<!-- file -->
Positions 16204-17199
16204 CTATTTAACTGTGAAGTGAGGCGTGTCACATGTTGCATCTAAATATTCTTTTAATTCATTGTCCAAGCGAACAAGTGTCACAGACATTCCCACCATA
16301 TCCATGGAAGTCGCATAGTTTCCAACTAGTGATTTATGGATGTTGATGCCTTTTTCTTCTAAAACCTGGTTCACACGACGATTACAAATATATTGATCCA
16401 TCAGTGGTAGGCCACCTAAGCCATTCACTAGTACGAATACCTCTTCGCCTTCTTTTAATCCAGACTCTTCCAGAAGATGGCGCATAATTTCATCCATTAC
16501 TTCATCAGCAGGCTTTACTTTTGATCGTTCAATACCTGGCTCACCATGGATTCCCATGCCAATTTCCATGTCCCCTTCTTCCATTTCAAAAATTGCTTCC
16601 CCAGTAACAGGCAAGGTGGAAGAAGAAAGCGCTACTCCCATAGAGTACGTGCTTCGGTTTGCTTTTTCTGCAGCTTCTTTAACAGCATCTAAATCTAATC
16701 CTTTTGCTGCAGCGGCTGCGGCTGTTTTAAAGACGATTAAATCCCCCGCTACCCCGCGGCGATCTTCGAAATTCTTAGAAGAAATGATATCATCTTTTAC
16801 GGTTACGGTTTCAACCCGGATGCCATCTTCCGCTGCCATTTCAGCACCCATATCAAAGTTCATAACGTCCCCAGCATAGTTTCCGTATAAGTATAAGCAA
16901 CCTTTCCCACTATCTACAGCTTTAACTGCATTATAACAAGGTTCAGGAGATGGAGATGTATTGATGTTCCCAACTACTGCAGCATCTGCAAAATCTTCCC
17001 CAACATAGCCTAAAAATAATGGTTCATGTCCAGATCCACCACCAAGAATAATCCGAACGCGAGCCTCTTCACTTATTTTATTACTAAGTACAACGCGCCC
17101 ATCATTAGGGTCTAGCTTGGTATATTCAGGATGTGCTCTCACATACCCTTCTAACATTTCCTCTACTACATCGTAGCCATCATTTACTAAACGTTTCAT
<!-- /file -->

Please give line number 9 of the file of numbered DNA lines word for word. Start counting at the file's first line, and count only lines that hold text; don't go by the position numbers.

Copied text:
16901 CCTTTCCCACTATCTACAGCTTTAACTGCATTATAACAAGGTTCAGGAGATGGAGATGTATTGATGTTCCCAACTACTGCAGCATCTGCAAAATCTTCCC